By The Washington Post · Rachel Siegel, Thomas Heath
Fresh off Wall Street's worst week since the 2008 financial crisis, U.S. markets swung wildly as the Senate failed to advance a $1.8 trillion coronavirus rescue package and the Federal Reserve announced unlimited bond purchases in its latest, unprecedented move to lift the U.S. economy.
The Dow fell more than 300 points after futures trading signaled a more than 500-point pop at the open. The Standard & Poor's 500 and Nasdaq futures also were in steep decline.
The volatility came after the Fed said it would purchase Treasurys and mortgage-backed securities "in the amounts needed to support smooth market functioning," showing the central bank is willing to go far beyond the $700 billion in new purchases announced last week.
Investors had also been looking for the enormous stimulus bill to be pushed through the Senate by Monday. But on Sunday evening, Senate Democrats said the legislation did not offer enough help for individuals. Senators from both parties, as well as White House officials, said they would continue negotiations, overnight if necessary, to respond to the flood of layoffs affecting millions of Americans and the economic pillage felt by businesses in nearly every sector.
The bill would steer payments of $1,200 to most adults and include $500 for each child. It would also allocate $350 billion to small businesses to address layoffs and send billions more to hospitals and the unemployment insurance system. The measure also would create a $500 billion program for businesses, states, and localities.
On Friday, the blue-chip index capped an especially turbulent week by shaving off more than 900 points, erasing all Trump-era gains. All three indexes are well into a bear-market - which marks at least a 20% reversal from their highs. Oil prices have plummeted as demand has evaporated and governments around the world urge people to stay in their homes to contain the spread of coronavirus.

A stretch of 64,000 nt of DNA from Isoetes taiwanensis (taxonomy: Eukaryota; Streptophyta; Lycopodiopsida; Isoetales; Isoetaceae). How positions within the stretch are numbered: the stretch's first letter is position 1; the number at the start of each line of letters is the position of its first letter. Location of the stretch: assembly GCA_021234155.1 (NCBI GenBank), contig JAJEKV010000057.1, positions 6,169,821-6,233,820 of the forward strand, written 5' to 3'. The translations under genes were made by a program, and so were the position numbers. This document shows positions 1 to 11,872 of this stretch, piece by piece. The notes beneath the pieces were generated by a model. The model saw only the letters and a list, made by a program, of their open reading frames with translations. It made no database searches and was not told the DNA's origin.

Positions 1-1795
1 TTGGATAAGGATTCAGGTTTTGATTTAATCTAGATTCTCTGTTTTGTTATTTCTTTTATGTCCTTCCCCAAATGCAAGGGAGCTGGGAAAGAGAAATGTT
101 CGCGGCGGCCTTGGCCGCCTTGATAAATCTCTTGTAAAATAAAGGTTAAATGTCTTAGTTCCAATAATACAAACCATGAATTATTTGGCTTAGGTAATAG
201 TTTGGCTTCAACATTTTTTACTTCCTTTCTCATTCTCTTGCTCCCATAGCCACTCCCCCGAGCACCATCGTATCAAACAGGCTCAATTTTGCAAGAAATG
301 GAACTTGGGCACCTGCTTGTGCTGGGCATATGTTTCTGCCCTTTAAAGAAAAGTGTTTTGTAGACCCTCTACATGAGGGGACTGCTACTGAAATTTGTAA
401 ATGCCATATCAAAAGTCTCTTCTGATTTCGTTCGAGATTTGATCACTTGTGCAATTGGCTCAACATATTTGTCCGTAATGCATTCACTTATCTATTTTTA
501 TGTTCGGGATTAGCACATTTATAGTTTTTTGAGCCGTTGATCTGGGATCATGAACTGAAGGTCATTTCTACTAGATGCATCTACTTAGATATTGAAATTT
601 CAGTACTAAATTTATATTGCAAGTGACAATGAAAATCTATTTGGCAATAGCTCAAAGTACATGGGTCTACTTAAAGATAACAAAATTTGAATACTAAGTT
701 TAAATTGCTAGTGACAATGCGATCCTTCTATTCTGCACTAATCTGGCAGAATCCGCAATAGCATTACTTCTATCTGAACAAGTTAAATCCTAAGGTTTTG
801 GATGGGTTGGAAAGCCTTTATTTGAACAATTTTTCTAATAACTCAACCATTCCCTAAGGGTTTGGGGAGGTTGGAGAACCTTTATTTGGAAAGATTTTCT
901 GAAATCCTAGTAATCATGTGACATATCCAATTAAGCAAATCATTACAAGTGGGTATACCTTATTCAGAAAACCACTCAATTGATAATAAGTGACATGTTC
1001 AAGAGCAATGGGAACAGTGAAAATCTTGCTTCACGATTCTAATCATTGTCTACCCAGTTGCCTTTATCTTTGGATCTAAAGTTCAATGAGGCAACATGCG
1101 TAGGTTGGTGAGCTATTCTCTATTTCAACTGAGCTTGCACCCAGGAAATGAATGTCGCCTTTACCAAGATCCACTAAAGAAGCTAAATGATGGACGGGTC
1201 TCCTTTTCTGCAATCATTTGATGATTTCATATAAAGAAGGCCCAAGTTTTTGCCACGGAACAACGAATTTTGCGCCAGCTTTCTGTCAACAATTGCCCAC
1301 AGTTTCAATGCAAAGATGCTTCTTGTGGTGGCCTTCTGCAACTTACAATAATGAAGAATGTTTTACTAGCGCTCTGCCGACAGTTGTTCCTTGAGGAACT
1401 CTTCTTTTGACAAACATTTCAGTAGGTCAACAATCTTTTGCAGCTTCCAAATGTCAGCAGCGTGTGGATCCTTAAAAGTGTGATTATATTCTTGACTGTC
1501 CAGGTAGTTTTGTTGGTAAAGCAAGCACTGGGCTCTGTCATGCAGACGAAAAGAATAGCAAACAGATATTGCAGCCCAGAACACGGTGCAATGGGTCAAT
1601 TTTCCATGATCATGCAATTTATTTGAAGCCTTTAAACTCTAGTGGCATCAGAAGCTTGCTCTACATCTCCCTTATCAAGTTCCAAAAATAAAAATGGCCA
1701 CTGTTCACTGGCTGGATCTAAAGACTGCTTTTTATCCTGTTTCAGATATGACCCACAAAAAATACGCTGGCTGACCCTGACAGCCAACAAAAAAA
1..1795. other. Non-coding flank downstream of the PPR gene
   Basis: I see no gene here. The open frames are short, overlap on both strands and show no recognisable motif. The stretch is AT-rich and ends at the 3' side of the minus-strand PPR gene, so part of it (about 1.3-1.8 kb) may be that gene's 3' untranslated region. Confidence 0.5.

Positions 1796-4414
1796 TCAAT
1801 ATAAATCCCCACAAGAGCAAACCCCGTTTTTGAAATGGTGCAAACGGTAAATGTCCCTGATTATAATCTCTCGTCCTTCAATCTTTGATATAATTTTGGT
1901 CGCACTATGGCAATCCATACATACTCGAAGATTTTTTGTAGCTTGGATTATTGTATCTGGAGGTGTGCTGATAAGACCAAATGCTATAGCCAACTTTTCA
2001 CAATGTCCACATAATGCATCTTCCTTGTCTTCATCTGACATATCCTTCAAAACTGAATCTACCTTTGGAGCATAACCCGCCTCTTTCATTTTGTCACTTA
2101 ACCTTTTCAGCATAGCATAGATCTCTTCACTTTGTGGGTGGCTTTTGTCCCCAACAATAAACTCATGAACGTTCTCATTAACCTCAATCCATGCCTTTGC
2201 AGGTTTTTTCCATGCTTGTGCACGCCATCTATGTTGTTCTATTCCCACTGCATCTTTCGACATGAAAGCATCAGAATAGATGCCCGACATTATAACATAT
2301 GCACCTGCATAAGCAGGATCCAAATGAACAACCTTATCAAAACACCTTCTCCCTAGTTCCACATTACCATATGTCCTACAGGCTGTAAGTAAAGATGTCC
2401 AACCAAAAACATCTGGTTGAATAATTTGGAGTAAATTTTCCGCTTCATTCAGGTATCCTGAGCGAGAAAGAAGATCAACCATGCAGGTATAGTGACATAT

Ed Yardeni, president of Yardeni Research, said in his morning note that the U.S. must slow the spread of the virus immediately, outlining three possible economic scenarios: "the Good, the Bad and the Ugly."
Any "good" prospect - a growth recession with a stock market correction - was wishful thinking, Yardeni wrote.
"That leaves only the Bad and the Ugly for now," he wrote. "The former is underway, with the global economy falling into a severe recession, the stock market in a bear market . . . and the Fed having lowered the federal funds rate to zero and restarted credit easing programs. The only question now is how bad will Bad be."
Global markets entered the week on equally shaky footing. Stocks flashed red across Europe, with Britain's FTSE 100 down 3.8%. Germany's DAX shed roughly 6%, and the pan-European Stoxx 4%. In Asia, Hong Kong's Hang Seng plunged 4.86%, and the Shanghai composite dropped 3.1%.
Japan's Nikkei 225 popped slightly and was 2% in the green after SoftBank - which is headquartered in Tokyo and controls a $100 billion tech investment fund - announced it would sell $41 billion in assets and buy its own dropping shares. Stocks of tech companies, many of which employ low-wage gig workers, have fallen precipitously as the pandemic forces consumers to travel and commute less.